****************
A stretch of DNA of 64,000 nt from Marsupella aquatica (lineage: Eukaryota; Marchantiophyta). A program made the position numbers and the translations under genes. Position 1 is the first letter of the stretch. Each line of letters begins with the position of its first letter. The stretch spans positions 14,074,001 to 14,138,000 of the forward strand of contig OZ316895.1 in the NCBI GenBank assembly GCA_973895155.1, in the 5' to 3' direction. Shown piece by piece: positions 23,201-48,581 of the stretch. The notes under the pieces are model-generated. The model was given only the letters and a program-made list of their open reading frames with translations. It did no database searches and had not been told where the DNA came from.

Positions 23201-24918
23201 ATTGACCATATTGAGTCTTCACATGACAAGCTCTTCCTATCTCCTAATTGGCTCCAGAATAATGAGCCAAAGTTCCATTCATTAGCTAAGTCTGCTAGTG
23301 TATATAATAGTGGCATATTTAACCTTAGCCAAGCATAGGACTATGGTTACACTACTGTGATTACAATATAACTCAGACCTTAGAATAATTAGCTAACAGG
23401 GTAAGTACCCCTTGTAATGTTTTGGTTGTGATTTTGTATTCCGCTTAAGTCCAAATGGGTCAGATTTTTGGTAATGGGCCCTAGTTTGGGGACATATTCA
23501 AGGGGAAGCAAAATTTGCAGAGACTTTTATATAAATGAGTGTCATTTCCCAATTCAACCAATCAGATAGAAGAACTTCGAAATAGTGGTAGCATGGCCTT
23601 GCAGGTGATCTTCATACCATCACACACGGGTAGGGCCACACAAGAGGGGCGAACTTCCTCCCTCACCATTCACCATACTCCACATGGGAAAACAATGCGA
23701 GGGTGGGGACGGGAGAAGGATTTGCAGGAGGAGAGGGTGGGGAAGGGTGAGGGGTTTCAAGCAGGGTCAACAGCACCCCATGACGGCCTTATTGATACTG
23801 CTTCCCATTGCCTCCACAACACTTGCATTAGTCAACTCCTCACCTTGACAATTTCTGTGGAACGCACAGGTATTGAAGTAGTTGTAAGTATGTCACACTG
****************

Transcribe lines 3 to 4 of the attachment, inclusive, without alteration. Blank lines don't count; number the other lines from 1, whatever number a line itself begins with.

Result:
23201 ATTGACCATATTGAGTCTTCACATGACAAGCTCTTCCTATCTCCTAATTGGCTCCAGAATAATGAGCCAAAGTTCCATTCATTAGCTAAGTCTGCTAGTG
23301 TATATAATAGTGGCATATTTAACCTTAGCCAAGCATAGGACTATGGTTACACTACTGTGATTACAATATAACTCAGACCTTAGAATAATTAGCTAACAGG